Gareth Edwards is the director of this year’s set to smash attendance records with the newest release of Godzilla, a movie that preys on the modern-day fears and misgivings that haunt today’s world population. The original movie, Gojira, was made in Japan by the Toho Company in 1954, and became an international icon that represented death and destruction at the hands of humans. The original movie, featuring a person sporting a rubberized costume as the radioactive mutant, has been brought up to date with new interpretations on old fears.
Godzilla has always been a portrayal of humanity’s greatest fears of nuclear radiation and power. The first film took the fears of the WWII bombings of Hiroshima and Nagasaki and incorporated them into a living, breathing nightmare called Gojira. The name is a combination of the Japanese words for gorilla and whale. In the original, the monster captivated audiences around the world by delving into such concepts as the environmental and atomic fallout of the Japanese hydrogen bomb attacks by the United States.
However, it was not the actual bombings of those cities itself that sparked the idea for the film Gojira, it was an incident that had happened in March, earlier that year. The crew from the Japanese fishing boat, the Lucky Dragon, had been contaminated with radioactive fallout from United States test bombs which had been tested at Bikini Atoll, in the Marshall Islands.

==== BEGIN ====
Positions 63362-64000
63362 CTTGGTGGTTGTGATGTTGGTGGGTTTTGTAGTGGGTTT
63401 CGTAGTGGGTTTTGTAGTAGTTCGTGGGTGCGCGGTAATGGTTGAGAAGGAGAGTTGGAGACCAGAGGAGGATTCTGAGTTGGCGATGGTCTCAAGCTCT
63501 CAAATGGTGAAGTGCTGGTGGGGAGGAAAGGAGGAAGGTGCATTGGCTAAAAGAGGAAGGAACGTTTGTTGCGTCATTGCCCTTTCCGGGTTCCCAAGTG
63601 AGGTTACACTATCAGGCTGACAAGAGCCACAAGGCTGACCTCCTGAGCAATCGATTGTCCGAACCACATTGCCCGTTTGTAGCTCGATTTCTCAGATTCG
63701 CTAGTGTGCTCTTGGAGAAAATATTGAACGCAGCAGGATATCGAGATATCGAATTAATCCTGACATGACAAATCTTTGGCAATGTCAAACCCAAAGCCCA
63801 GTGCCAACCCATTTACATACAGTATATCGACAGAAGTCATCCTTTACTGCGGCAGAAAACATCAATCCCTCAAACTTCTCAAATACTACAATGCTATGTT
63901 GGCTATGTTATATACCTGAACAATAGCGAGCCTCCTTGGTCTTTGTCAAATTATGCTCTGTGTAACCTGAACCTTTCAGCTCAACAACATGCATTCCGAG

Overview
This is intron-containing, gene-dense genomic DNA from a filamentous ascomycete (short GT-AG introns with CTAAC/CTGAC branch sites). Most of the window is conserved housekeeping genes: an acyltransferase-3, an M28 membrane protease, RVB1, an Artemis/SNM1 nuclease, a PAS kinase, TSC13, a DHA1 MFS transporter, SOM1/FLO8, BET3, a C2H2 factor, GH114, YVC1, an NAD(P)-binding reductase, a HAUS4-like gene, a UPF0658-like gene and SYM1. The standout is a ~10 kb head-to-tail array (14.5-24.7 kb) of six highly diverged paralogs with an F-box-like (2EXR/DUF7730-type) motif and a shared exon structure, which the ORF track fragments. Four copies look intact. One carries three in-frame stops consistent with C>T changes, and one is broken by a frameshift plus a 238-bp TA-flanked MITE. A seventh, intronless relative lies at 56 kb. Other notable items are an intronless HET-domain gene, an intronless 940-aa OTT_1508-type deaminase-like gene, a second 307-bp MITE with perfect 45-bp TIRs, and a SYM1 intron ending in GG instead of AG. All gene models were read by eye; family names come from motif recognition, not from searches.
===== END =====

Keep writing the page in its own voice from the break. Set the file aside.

This time around, the filmmakers did not have far to look when searching for relevant materials for the saga to be enhanced once again. As the script was being written for Godzilla in 2014, an earthquake and tsunami struck the north coast of Japan, causing a nuclear meltdown of the country’s Fukushima Daiichi nuclear power plant. It simulated what happens in the movie while at the same time giving in to modern-day misgivings about nuclear power. At first the film writers were unsure if they wanted to incorporate the happenings of the Fukushima meltdown into their storyline. In the end, they decided to since the movie was about nuclear radiation and its possible side-effects.
In the new remake of Godzilla, the film director, Gareth Edwards wanted to touch on the relevance of life events that could potentially lead to something similar to the movie’s statement. The meltdown in Japan was one such instance, but Edwards also pointed out the many disastrous events that have happened just in the last ten years. For example, Hurricane Katrina and the Indonesian Tsunami, just two of several massive events that have defined the world as we know it today.
Another issue was the image of Godzilla itself. In the past, the creature had always had a kid-friendly visage, making it appear cartoonish instead of fearsome. In this feature film, the monster is portrayed much more aggressively than in previous movies with the same title and genre. The impressive height of this creature, at a whopping 355 feet, makes it the tallest of any of the previous monster renditions. And the fact that the design crew gave this mutant scaly, glistening skin and spiky, dorsal-looking fins down its back, adds more luster to substantiate that it is a horrifying monster. Moreover, the filmmakers gave the creature a terrifying roar to produce an even more scarier Godzilla.
However, being overrun with CGI imagery is not an issue in this new release. Thanks to visual effect enhancements over the years, this new take on an old classic gives fluidity to the long-held movie that had been missing in previous films. Although some may say that the screen-time that this new version of Godzilla enjoys is not enough, the fact that the filmmakers managed to find a balance between being family orientated and fierce is bound to please everyone.
By Korrey Laderoute